Nominations are now open for the 2017 WNBA Award and in honor of the award and Black History Month, we’re running a spotlight series on some of the groundbreaking women who impacted books and readership today, continuing with Augusta Braxton Baker.
Augusta Braxton Baker was born in Baltimore in 1911, the only child of two schoolteachers. After receiving her high school diploma from the segregated school where her father taught, she attended the University of Pittsburgh before she married James Baker III and transferred to the New York College for Teachers. She’d graduated during the Depression and put in applications, but her husband insisted she not work. He believed that, because he had a job and their family was financially stable, it was her duty to stay out of the workforce and thus to free up a position for someone who needed the work. Accordingly, she stayed home and had her first child, only to be surprised when she was perfunctorily handed a position as a children’s librarian with the New York Public Library in 1937.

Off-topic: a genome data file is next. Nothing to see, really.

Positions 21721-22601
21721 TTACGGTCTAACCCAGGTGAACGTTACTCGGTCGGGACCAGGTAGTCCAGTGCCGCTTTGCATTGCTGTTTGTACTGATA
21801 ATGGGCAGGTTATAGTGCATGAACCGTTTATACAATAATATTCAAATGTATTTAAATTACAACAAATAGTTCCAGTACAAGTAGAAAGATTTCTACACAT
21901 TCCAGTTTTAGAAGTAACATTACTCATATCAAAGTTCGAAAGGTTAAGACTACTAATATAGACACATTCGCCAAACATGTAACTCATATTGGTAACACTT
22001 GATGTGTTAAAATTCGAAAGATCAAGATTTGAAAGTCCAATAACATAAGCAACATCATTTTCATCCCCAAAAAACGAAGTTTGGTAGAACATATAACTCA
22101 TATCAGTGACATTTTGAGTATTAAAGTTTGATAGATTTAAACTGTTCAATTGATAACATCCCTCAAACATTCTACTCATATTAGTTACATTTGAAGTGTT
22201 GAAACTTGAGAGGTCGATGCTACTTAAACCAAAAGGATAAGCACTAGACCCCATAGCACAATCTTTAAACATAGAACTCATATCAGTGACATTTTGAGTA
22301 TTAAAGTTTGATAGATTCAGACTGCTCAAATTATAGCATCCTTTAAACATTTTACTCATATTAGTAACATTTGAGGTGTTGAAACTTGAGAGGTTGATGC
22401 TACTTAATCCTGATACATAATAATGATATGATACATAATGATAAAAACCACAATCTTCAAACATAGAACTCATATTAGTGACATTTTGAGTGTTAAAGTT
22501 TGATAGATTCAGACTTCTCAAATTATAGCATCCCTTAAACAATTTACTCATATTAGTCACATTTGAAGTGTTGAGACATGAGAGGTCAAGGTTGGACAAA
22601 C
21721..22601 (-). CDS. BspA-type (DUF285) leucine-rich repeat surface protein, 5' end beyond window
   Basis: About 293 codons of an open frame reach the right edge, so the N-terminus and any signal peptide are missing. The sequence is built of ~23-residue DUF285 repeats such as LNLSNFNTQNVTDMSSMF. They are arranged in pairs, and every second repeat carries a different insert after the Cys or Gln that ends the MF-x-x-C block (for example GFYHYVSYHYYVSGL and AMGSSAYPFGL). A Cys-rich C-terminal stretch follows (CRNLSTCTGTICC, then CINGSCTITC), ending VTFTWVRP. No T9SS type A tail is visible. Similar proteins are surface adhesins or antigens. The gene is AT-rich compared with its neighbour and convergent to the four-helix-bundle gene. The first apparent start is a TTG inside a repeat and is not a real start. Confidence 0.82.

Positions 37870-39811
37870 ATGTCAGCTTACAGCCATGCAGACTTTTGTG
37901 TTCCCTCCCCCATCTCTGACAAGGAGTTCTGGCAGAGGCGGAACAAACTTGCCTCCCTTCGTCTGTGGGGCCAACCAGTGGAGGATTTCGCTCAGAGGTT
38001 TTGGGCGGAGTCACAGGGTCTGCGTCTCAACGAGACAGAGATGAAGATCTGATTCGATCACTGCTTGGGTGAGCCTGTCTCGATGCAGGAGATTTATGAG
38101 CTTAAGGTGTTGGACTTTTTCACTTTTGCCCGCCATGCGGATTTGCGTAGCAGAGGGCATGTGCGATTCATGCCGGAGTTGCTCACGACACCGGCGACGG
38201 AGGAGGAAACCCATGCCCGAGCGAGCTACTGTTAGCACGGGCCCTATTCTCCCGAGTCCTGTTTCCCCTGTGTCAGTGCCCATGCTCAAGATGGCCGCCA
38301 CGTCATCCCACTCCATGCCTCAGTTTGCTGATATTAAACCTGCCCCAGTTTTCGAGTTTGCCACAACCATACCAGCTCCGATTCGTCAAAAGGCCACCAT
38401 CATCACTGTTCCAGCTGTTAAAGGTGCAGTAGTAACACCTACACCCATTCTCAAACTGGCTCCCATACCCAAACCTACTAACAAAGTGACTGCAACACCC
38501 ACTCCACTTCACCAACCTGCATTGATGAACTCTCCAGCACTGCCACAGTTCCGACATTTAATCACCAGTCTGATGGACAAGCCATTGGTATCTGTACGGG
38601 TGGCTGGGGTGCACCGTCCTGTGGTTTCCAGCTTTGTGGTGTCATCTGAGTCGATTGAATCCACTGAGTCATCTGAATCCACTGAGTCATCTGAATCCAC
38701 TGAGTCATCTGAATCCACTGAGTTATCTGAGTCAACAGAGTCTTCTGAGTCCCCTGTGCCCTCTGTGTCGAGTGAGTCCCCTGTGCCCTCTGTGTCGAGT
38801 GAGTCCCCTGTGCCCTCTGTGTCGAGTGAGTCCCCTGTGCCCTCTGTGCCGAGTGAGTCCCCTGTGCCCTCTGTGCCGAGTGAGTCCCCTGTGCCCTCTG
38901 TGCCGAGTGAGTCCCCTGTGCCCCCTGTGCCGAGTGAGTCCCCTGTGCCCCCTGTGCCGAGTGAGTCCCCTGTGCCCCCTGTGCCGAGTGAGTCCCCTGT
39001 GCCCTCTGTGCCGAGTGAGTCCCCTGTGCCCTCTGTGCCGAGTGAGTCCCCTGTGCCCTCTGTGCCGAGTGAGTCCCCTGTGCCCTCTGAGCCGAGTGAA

In the role, she began taking books off the shelves which depicted black characters with negative stereotypes and replacing them with more accurate and inspiring books. Her work, and her skill with storytelling, was noticed: in 1953 she was appointed “storytelling specialist” and in 1961 she became the children’s collection coordinator across all 82 branches of the library, the highest role that a black employee had held in the NYPL at the time. She did not, however, remain solely within the libraries: she published bibliographies, story collections, and a treatise on storytelling, wrote book reviews for The New York Times, and began conducting a weekly broadcast, “The World of Children’s Literature,” on WNYC Radio in the 1970s.
She became the second black women to win the WNBA award in 1971 and the first recipient of the Dutton McCrae Award for Intercultural Children’s Work. When she retired from the library, she moved the South Carolina, where the University of South Carolina appointed her Storyteller-in-Residence and began a yearly storytelling festival in her honor called “A(ugusta) Baker’s Dozen”. She died in 1998.
Stay tuned for the next Black History Month Spotlight on past WNBA Award winner: Effie Lee Morris. Check out the first WNBA Award winner, Charlemae Hill Rollins.